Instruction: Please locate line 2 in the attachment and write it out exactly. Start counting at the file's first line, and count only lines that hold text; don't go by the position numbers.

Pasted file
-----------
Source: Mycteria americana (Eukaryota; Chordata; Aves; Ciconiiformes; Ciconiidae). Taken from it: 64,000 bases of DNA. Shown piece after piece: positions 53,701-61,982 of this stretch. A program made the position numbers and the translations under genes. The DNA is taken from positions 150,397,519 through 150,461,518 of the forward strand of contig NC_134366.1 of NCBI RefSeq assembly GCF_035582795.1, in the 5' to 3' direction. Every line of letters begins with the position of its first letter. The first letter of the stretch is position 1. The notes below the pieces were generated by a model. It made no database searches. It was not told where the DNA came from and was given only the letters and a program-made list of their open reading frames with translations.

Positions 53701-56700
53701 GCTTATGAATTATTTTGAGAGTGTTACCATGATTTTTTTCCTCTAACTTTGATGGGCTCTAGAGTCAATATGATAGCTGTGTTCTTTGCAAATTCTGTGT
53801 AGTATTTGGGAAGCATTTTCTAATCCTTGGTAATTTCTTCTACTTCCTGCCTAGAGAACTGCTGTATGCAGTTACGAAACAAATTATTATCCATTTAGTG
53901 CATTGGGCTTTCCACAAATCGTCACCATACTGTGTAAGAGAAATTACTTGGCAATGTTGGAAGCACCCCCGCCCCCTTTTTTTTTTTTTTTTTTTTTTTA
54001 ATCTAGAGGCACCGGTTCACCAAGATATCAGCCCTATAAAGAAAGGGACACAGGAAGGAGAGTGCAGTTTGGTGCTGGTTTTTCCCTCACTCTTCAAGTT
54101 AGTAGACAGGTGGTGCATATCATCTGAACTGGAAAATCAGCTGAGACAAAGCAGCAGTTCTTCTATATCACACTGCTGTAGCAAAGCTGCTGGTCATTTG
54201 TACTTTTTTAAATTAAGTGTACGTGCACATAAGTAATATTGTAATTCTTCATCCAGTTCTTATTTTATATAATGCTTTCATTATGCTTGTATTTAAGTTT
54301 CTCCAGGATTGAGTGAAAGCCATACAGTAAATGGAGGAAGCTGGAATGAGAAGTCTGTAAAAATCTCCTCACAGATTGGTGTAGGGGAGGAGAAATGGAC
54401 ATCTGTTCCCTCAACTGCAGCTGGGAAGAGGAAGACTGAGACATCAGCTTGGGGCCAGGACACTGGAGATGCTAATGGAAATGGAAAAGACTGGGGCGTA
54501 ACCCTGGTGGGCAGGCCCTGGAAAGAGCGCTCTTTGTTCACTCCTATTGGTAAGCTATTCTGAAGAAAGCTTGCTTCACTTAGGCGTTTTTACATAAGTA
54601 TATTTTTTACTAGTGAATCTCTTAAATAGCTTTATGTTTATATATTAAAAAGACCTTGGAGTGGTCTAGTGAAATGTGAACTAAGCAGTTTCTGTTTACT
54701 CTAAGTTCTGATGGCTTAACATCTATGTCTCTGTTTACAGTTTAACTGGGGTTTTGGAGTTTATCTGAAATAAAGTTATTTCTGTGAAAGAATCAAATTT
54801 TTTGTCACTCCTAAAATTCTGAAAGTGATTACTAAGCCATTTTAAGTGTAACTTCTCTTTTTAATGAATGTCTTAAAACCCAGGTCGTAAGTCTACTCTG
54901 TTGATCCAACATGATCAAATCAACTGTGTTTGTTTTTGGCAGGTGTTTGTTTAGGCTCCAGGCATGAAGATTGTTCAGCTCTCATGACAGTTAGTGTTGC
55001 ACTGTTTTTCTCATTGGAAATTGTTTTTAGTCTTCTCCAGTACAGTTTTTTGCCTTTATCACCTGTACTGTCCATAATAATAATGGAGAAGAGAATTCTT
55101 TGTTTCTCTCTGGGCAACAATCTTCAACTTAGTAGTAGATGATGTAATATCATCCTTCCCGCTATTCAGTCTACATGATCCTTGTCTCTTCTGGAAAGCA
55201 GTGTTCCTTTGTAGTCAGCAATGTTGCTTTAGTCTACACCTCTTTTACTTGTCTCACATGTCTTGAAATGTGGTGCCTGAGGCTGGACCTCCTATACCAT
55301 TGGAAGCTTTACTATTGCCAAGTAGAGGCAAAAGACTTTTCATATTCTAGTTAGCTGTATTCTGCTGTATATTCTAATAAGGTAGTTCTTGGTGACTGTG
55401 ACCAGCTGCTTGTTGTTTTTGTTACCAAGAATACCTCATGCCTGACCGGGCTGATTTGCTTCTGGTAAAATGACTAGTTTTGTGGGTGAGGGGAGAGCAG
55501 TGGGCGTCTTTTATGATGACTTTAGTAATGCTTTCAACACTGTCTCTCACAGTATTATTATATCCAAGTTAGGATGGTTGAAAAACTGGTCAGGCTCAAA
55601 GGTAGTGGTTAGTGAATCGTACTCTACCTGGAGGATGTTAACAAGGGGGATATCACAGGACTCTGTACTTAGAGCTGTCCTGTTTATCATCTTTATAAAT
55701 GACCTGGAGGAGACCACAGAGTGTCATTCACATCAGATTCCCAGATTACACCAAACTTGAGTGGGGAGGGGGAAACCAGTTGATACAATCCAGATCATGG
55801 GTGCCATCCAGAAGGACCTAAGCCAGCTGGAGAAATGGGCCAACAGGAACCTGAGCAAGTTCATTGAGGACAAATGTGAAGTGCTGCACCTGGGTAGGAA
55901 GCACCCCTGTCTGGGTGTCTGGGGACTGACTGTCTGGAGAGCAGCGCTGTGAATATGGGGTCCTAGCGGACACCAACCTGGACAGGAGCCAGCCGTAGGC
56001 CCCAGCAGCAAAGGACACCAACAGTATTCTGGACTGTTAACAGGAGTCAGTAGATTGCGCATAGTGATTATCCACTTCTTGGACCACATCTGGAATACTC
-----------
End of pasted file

Positions 53701-56700